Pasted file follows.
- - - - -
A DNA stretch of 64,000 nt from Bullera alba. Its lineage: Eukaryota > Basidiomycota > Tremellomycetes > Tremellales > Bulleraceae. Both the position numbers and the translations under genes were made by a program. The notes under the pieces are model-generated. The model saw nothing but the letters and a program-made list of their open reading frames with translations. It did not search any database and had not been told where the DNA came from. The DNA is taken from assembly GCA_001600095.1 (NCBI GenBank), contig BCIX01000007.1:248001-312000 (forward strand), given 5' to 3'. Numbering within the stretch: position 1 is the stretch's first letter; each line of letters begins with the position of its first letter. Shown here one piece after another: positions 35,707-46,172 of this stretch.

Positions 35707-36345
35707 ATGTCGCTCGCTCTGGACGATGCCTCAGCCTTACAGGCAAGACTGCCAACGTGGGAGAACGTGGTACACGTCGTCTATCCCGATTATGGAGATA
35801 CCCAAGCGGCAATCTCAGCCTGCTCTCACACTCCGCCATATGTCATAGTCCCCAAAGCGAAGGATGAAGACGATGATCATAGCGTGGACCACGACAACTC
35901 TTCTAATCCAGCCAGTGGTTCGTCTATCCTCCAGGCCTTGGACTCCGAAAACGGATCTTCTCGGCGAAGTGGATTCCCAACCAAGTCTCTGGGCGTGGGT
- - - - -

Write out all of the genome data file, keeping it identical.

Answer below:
A DNA stretch of 64,000 nt from Bullera alba. Its lineage: Eukaryota > Basidiomycota > Tremellomycetes > Tremellales > Bulleraceae. Both the position numbers and the translations under genes were made by a program. The notes under the pieces are model-generated. The model saw nothing but the letters and a program-made list of their open reading frames with translations. It did not search any database and had not been told where the DNA came from. The DNA is taken from assembly GCA_001600095.1 (NCBI GenBank), contig BCIX01000007.1:248001-312000 (forward strand), given 5' to 3'. Numbering within the stretch: position 1 is the stretch's first letter; each line of letters begins with the position of its first letter. Shown here one piece after another: positions 35,707-46,172 of this stretch.

Positions 35707-36345
35707 ATGTCGCTCGCTCTGGACGATGCCTCAGCCTTACAGGCAAGACTGCCAACGTGGGAGAACGTGGTACACGTCGTCTATCCCGATTATGGAGATA
35801 CCCAAGCGGCAATCTCAGCCTGCTCTCACACTCCGCCATATGTCATAGTCCCCAAAGCGAAGGATGAAGACGATGATCATAGCGTGGACCACGACAACTC
35901 TTCTAATCCAGCCAGTGGTTCGTCTATCCTCCAGGCCTTGGACTCCGAAAACGGATCTTCTCGGCGAAGTGGATTCCCAACCAAGTCTCTGGGCGTGGGT